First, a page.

Man receives prison time for killing eagle, but not in the UK

News from the United States this week demonstrated the best way to handle raptor killers, when a court Judge in Iowa  handed down a jail term for the  intentional killing of  a bald -eagle. The sentence was immediately followed by a huge cheer from watches inside the court. The judgement handed down by the judge sent a clear message that killing protected birds of prey will not be tolerated.

Jason John Thomas, 36, of What Cheer, Iowa was sentenced by District Court Judge John A. Jarvey to 60 days in prison for taking and possessing a bald eagle, announced United States Attorney Nicholas A. Klinefeldt.

bald eagle

One American District Court Judge sends the correct message to raptor killers in Iowa, sixty days in prison, a $2000 fine and 80 hours community service. Why do our raptor killers get off almost scot free?

Thomas took and possessed a bald eagle in rural Mahaska County during a boat ride when he pursued the eagle as it flew down river, captured it after it landed in the river and then bludgeoning the defenceless bird to death.

Under US law the Bald and Golden Eagle Protection Act, “take” includes pursuing, shooting, shooting at, poisoning, wounding, killing, capturing, trapping, collecting, molesting or disturbing a bald or golden eagle.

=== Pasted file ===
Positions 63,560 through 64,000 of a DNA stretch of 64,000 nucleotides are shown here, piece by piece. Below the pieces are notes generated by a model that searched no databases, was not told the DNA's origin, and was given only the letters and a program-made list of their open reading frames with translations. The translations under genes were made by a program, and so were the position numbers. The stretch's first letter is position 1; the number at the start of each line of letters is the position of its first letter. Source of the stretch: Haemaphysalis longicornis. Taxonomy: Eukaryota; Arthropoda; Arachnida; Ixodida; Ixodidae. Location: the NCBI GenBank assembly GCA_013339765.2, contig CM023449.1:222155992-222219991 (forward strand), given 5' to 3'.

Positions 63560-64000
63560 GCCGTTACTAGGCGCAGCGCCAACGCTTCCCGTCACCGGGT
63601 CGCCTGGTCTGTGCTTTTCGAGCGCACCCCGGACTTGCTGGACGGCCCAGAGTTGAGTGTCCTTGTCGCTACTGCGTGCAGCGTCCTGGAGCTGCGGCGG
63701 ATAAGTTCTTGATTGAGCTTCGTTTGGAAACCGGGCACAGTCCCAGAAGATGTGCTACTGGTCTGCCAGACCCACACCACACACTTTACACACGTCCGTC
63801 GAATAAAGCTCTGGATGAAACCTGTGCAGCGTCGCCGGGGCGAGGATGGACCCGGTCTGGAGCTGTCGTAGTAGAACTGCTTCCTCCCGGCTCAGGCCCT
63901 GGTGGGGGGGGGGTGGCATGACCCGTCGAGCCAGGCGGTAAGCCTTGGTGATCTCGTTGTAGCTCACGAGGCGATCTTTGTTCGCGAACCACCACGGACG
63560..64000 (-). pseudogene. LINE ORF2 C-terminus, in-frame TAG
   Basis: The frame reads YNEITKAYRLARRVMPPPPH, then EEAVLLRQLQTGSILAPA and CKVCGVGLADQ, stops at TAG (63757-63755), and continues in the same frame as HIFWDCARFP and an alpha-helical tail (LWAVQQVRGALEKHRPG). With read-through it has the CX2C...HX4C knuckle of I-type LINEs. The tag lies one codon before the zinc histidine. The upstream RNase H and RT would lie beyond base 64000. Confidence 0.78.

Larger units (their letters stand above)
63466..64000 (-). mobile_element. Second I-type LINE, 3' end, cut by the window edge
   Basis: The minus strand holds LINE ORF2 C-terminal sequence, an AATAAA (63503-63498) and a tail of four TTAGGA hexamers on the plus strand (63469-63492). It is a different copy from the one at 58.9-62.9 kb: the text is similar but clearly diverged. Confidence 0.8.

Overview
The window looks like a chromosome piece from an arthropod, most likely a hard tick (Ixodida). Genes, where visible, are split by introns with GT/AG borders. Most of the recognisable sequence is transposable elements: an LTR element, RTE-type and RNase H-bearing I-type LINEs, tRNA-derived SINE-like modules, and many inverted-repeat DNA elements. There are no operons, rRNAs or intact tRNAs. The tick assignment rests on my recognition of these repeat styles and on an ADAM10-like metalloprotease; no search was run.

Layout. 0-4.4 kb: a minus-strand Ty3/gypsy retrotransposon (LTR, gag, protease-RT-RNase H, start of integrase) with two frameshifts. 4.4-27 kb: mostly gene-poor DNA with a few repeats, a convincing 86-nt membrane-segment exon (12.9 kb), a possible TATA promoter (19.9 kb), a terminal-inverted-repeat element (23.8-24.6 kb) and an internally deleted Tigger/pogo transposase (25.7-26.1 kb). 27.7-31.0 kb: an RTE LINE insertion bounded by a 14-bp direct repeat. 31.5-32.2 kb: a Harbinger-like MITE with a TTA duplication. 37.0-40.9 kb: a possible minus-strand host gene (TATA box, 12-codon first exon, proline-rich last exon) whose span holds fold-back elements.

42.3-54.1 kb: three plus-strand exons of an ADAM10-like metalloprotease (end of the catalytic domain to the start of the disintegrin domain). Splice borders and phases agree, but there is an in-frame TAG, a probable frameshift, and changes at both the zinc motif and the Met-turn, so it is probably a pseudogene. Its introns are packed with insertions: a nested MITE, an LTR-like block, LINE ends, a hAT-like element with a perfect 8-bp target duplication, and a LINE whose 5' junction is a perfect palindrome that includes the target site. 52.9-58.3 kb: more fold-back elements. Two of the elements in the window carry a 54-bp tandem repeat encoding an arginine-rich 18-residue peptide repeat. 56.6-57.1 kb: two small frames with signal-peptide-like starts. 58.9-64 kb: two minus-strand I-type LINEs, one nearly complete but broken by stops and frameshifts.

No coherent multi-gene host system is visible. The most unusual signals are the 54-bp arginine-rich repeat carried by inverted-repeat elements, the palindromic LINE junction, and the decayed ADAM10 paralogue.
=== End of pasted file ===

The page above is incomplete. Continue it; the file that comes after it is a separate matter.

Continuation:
“Cases like this often can’t be made without someone who comes forward with information. We could solve a lot more serious wildlife crimes if witnesses were willing to become involved,” said U.S. Fish and Wildlife Service Office of Law Enforcement Deputy Assistant Director Edward Grace.

Concerned citizens are encouraged to call or email the national Turn In Poachers hotline if they witness any wildlife crime: 1-844-NWR-TIPS (697-8477) or email NWR_TIPs@fws.gov. The hotline is open 24 hours a day and 7 days a week.

“We appreciate the work of the Iowa Department of Natural Resources and the U.S. Attorney’s Office and are thankful that the judge in this case found that prison time was appropriate,” Grace said.

Thomas was ordered by Judge Jarvey to serve one year of supervised release following his 60 days in prison, and pay a $2,000 fine, and pay $25 toward the Crime Victim Fund. Special conditions of the supervised release include that Thomas shall perform 80 hours of community service, and shall not engage in any form of hunting. What a  great pity the courts in the UK do not have the same willingness to impose a deterrent sentence when it comes to the illegal killing of our own so called protected raptors.

The investigation was conducted by the U.S. Fish and Wildlife Service and the Iowa Department of Natural Resources. The case was prosecuted by the United States Attorney’s Office for the Southern District of Iowa.

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